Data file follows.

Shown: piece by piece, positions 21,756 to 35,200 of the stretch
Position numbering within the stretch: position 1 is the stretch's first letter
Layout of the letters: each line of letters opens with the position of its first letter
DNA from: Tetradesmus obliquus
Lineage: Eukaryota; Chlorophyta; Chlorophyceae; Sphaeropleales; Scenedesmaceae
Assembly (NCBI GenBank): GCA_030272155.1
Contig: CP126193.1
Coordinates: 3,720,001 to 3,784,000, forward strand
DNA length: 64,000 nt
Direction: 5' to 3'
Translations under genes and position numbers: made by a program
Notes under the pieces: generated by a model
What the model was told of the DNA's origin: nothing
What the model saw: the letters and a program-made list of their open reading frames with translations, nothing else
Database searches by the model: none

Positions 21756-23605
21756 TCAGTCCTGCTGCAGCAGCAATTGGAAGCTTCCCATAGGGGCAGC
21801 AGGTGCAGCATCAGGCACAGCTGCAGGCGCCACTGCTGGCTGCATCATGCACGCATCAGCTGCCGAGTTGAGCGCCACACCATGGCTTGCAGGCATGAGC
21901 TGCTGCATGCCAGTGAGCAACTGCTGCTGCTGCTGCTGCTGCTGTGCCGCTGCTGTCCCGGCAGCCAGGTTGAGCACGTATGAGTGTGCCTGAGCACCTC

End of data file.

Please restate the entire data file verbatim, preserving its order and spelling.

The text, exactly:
Shown: piece by piece, positions 21,756 to 35,200 of the stretch
Position numbering within the stretch: position 1 is the stretch's first letter
Layout of the letters: each line of letters opens with the position of its first letter
DNA from: Tetradesmus obliquus
Lineage: Eukaryota; Chlorophyta; Chlorophyceae; Sphaeropleales; Scenedesmaceae
Assembly (NCBI GenBank): GCA_030272155.1
Contig: CP126193.1
Coordinates: 3,720,001 to 3,784,000, forward strand
DNA length: 64,000 nt
Direction: 5' to 3'
Translations under genes and position numbers: made by a program
Notes under the pieces: generated by a model
What the model was told of the DNA's origin: nothing
What the model saw: the letters and a program-made list of their open reading frames with translations, nothing else
Database searches by the model: none

Positions 21756-23605
21756 TCAGTCCTGCTGCAGCAGCAATTGGAAGCTTCCCATAGGGGCAGC
21801 AGGTGCAGCATCAGGCACAGCTGCAGGCGCCACTGCTGGCTGCATCATGCACGCATCAGCTGCCGAGTTGAGCGCCACACCATGGCTTGCAGGCATGAGC
21901 TGCTGCATGCCAGTGAGCAACTGCTGCTGCTGCTGCTGCTGCTGTGCCGCTGCTGTCCCGGCAGCCAGGTTGAGCACGTATGAGTGTGCCTGAGCACCTC